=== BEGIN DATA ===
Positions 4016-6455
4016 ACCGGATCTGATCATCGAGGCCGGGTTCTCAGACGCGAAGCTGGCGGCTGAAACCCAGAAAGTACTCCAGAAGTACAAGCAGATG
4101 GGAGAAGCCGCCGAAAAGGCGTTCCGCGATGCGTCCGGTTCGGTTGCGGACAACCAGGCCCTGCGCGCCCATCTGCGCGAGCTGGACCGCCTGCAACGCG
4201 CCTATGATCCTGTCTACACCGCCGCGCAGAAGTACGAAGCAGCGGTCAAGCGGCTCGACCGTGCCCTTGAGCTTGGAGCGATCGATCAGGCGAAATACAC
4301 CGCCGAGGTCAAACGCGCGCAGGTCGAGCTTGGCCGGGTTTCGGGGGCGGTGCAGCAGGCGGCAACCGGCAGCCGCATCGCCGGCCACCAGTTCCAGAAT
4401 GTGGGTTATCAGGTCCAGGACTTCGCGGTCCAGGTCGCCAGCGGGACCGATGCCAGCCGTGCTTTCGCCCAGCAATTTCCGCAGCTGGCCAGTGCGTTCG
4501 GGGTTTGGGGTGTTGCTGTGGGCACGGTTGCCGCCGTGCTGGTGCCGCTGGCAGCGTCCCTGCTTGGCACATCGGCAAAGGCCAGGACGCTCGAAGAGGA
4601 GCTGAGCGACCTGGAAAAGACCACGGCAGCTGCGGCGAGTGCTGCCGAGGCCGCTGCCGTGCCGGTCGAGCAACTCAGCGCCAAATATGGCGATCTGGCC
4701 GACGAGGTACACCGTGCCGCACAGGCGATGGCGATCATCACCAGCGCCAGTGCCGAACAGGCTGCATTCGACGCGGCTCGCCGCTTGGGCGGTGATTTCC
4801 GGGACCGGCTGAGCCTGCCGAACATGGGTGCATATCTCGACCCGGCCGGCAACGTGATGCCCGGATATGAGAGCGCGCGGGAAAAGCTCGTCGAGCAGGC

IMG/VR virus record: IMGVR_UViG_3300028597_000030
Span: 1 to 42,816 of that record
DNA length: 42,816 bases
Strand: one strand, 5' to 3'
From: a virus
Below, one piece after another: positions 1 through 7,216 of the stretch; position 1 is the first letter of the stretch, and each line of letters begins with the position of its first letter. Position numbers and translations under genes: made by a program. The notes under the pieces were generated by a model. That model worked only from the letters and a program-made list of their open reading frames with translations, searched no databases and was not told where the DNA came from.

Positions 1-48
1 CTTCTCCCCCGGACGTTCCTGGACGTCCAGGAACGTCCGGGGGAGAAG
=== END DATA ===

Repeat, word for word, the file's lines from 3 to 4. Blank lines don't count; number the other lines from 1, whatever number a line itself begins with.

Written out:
4101 GGAGAAGCCGCCGAAAAGGCGTTCCGCGATGCGTCCGGTTCGGTTGCGGACAACCAGGCCCTGCGCGCCCATCTGCGCGAGCTGGACCGCCTGCAACGCG
4201 CCTATGATCCTGTCTACACCGCCGCGCAGAAGTACGAAGCAGCGGTCAAGCGGCTCGACCGTGCCCTTGAGCTTGGAGCGATCGATCAGGCGAAATACAC